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Values from Table m -3

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Other values…. Thermal admittance of dry soil ~ 10 2 J m -2 s -1/2 K -1 Thermal admittance of wet saturated soil ~ 10 3 J m -2 s -1/2 K -1

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Water content Sandy Clay Peat Elevated % of quartz and clay minerals Elevated % of organic matter Soil density, thermal conductivity, thermal admittance. (this is only qualitative the relations are non linear) Low values High values

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Water content Sandy Clay Peat Elevated % of quartz and clay minerals Elevated % of organic matter Amplitude of the temperature wave at the surface T. (this is only qualitative the relations are non linear) Low values High values

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Water content Sandy Clay Peat Elevated % of quartz and clay minerals Elevated % of organic matter Specific heat (this is only qualitative the relations are non linear) High values Low values

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Water content Sandy Clay Peat Elevated % of quartz and clay minerals Elevated % of organic matter Thermal diffusivity. (this is only qualitative the relations are non linear) Low values High values

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Examples: Dry Sandy Soil (40% pore space)

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Saturated Sandy Soil (40% pore space)

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Limitations of the previous approach: Measurements show that the ground heat flux is not sinusoidal in time. In particular during night-time is more uniform and much flatter. The assumed sinusoidal variation of the surface temperature may be not realistic. The simplifying assumption of the homogeneity of the submedium is often not realized. min max 9 hrs

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1 st approach:Statistical parameterizations Reasonable expectation that Q G is a fraction of Q* forcing. The surface Q G leads the Q* forcing by about 3 hours. Therefore a daily plot of Q G vs Q* results in a hysteresis loop

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This loop can be modeled as Where a, b, c are deduced from measurements. Ex. For bare soil (Novak, 1981): a=0.38,b=0.56 hrs, and c=-27.3 W m -2 This approach ignores the role of wind (Convection) in heat sharing at the surface

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They take into account net radiation, latent and sensible heat fluxes at the surface The Force-Restore method (Deardorff, 1978) Two layer approximation A shallow thermally active layer near the surface, and a thicker layer below. 2 nd approach : physically based models

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Energy budget of the shallow layer Q * =net radiation Q E =Latent Heat Flux Q H =Sensible Heat Flux Q G =Ground Heat Flux T G =ground temperature of the shallow layer = depth of the shallow layer C= specific heat soil density N.B. Non radiative positive fluxes are directed away from the surface. Q H and Q E are positive when upward, Q G when downward. Q * (radiative flux) is positive when downward.

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zz c=C s is the heat capacity of the soil, function of the water content.

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If the surface forcing term is removed, the restoring term will cause T G to move exponentially towards T m Surface forcing term Restoring term To estimate T m two possibilities: Constant (equal to the mean air temperature of the previous 24hrs) Computed assuming that the ground heat flux at the bottom of the thicker layer is zero.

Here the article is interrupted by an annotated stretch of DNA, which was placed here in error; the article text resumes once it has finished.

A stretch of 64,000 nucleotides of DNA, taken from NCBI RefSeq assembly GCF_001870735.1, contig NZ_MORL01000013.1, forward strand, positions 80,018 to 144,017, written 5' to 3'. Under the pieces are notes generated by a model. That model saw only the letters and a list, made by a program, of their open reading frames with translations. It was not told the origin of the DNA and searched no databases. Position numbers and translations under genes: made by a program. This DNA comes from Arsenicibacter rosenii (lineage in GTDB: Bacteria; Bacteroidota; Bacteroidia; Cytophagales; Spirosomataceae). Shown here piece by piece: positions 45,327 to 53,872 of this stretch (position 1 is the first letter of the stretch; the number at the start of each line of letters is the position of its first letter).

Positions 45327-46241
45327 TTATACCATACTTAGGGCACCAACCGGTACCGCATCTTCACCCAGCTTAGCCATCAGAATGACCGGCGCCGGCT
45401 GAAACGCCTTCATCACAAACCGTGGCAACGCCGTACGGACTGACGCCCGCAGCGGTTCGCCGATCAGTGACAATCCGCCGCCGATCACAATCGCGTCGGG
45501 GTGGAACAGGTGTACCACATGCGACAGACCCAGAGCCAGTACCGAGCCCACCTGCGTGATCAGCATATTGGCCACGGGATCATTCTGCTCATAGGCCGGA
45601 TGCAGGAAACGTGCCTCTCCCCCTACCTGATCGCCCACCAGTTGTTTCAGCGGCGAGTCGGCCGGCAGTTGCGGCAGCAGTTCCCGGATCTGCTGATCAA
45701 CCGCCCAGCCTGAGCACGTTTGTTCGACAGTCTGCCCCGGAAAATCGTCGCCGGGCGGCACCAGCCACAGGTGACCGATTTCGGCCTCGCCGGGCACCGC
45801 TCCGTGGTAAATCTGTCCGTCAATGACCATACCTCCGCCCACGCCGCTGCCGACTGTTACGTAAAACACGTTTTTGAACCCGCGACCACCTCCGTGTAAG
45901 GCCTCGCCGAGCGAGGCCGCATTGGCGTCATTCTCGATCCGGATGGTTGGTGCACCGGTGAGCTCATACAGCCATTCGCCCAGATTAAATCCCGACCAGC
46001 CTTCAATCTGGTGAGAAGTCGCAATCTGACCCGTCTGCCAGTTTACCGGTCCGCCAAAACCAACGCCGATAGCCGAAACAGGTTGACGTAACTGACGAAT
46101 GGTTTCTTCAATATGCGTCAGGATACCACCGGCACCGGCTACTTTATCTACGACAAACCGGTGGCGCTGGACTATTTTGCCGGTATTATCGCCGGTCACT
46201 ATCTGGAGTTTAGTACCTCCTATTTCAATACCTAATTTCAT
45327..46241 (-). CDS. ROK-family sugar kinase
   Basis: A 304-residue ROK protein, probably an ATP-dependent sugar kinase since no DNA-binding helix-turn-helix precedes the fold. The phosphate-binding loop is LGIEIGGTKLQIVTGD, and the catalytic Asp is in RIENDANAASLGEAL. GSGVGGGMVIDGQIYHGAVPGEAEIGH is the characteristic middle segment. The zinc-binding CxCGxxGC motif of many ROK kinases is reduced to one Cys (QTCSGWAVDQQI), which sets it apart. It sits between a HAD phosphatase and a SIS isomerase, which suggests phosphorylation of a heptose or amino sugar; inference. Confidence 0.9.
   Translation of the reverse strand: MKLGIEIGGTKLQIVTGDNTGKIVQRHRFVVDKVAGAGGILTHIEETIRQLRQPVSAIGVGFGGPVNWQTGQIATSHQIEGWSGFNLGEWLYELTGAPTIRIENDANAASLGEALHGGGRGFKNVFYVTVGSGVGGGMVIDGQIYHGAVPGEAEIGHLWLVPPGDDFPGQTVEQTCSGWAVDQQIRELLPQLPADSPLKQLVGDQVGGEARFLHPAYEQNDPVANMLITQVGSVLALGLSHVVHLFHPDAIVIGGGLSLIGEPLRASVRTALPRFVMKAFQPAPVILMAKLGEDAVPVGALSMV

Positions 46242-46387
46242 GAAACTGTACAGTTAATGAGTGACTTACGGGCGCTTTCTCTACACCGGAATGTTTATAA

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Multi-Layer Soil Models (Tremback and Kessler, 1985) Compute the soil temperature in several layers in the soil solving numerically: The thermal diffusivity is computed as a function of the soil heat capacity and soil moisture potential

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The forces which bind soil water are related to the soil porosity and the soil water content (S, volume of water per volume of soil). The forces are weakest for open textured, wet soils and greatest for a clay soil

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For a given soil, the potential increases as S decreases. It is relatively easy to extract moisture from a wet soil but as it dries out it becomes increasingly difficult to remove additional units

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Vertical flux of liquid water in soil (in absence of percolating rain) is result of: Gravity Vertical water potential gradient (flux gradient relationship as for heat). Darcy’s Law g The effect of evapotranspiration is to create a vertical positive potential gradient which becomes greater than the opposing gravitational gradient and encourage the upward movement of water.

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Soil heat flux measurements (Oke, 374-5) In theory Q G can be calculated from T G profiles and knowledge of k or – in practice this is not really possible, since the values of k and are variable and very difficult to measure. Most use soil heat flux plats (similar idea to net radiometer thermopile) Plates should be inserted in un-disturbed soil (few cm depth), and not right at the surface. The depth depends on the nature of the soil and the presence of roots. Need to consider energy budget between plate and surface

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z measured Soil heat capacity estimated from volume fraction of mineral, organic matters and water C S =C m m + C o o + C w w + C a a Plate

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